A patron recommended the works of recently deceased mystery author Margaret Maron. We have many of her titles, so we created a display of her works in the library. Maron’s works include two series both of which feature female sleuths.

New mysteries/thrillers in the library include works by Jonathan Kellerman, C.J Box, and J.A. Jance.


Reading Around – Crime Novel Series

“Characters, characters, characters” – Galbraith’s Cormoran Strike

Troubled Blood book coverBrad Taylor, author of the Pike Logan Thriller series, noted in a recent New York Times Book Review’s By the Book column: “Setting, pace and trajectory are important, but they’re irrelevant without the reader’s emotional investment, and that is driven by characters.” No doubt it is the character of Cormoran Strike appearing in the eponymous series of crime fiction novels by Robert Galbraith, set in contemporary London, that has kept me reading. Galbraith is the pen name of British author J.K. Rowling. Strike is a big lug of a guy with a prosthetic leg; he is a throwback to the down on his luck private eye depending for sustenance, mental and physical, upon whatever walks through the door. His backstory is complex enough—he’s a former military policeman and the illegitimate son of a rock and roll musician—and he has a capable side-kick name Robin. I just finished reading the first in the series, The Cuckoos Calling (2013), and I am already on to the next, The Silkworm (2014). The latest in the series, Troubled Blood, appeared in September 2020.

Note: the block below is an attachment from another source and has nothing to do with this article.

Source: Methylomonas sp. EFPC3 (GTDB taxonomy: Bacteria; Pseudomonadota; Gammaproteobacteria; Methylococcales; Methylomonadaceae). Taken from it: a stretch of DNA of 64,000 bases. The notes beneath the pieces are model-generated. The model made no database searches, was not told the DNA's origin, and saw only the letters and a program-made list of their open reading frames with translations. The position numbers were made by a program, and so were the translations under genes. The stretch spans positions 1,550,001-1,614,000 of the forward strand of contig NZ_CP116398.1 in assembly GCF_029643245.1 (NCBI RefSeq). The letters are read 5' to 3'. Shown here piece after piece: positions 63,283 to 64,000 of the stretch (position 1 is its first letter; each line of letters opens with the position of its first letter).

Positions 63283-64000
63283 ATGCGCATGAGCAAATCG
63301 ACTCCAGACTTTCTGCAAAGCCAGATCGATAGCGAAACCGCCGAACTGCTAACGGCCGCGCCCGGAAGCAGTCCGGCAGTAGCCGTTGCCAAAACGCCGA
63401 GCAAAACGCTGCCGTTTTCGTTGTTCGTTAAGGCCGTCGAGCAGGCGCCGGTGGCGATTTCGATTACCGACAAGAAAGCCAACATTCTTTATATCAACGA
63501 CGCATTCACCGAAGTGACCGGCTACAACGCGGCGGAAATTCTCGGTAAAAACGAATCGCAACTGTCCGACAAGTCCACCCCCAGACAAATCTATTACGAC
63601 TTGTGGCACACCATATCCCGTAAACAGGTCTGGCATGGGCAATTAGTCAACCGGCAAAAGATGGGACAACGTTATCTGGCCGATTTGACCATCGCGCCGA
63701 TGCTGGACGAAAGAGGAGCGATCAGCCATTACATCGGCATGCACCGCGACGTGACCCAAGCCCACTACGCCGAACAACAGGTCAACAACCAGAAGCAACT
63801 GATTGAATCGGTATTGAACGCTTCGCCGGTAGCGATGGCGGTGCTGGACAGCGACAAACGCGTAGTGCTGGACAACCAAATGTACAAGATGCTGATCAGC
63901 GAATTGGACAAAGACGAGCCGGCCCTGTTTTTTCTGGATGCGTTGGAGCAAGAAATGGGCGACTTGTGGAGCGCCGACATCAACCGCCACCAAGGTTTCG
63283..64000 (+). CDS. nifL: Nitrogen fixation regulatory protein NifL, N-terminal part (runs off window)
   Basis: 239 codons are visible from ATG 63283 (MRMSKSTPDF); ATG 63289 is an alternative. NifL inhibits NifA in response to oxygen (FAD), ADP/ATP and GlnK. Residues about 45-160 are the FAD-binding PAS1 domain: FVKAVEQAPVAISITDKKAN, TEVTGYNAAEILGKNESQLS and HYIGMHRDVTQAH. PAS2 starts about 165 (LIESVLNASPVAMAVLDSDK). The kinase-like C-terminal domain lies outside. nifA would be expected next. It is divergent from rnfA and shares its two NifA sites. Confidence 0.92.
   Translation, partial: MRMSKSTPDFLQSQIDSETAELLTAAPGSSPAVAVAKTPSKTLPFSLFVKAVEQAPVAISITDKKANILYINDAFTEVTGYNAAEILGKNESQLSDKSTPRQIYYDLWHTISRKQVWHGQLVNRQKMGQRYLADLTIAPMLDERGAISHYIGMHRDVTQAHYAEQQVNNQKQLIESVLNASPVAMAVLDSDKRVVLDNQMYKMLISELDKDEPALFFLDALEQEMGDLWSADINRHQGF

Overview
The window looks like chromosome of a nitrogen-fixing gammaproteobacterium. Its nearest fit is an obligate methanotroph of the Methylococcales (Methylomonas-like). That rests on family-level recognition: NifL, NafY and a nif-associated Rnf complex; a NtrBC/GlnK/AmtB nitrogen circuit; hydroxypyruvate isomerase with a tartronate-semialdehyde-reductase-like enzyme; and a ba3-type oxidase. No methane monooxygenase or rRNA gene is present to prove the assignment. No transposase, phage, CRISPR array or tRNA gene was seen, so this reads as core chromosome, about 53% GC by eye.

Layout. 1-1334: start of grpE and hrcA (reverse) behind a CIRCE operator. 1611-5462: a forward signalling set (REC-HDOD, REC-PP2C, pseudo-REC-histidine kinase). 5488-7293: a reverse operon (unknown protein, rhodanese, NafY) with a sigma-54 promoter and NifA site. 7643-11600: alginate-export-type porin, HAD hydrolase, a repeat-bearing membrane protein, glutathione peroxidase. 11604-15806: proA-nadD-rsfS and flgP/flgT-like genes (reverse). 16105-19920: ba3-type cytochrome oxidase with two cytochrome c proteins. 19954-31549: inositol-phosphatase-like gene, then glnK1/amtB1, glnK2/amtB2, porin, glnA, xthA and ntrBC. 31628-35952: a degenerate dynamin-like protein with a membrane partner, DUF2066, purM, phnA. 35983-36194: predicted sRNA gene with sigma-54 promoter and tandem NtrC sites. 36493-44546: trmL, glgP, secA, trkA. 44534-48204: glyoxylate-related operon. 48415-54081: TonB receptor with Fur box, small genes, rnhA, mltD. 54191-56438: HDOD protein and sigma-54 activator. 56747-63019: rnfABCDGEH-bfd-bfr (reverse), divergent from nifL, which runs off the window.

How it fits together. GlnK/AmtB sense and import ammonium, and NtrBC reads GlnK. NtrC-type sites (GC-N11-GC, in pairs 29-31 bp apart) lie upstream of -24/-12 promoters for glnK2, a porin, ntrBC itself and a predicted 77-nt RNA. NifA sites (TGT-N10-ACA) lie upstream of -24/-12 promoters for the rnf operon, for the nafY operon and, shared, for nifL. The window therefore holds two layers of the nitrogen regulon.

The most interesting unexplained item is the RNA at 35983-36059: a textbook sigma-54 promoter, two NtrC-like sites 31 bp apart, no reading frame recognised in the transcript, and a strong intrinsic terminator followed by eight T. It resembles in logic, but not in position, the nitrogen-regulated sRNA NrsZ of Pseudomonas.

*Taylor’s most recent installment in his Pike Logan Thriller series, American Traitor, just appeared.

Setting, setting, setting

Having stated that characters are paramount, I need to add that setting is a factor in what I like to read and, especially as we sit here in winter of 2021, a bit of sun is always welcome. A library patron suggested David Baldacci’s Atlee Pine series and I started with Long Road to Mercy (2018), the first book in the series. Pine is an FBI agent “with special skills assigned to the remote wilds of the southwestern United States.” I like the main character, and I am drawn to the vivid southwestern setting. The crime that sets off the narrative takes place at the bottom of the Grand Canyon. I cannot get enough of the Grand Canyon and its environs, so when the characters dine at the El Tovar hotel with its breathtaking view of the canyon, the armchair traveler in me is delighted. Daylight, the latest Atlee Pine, appeared in November 2020.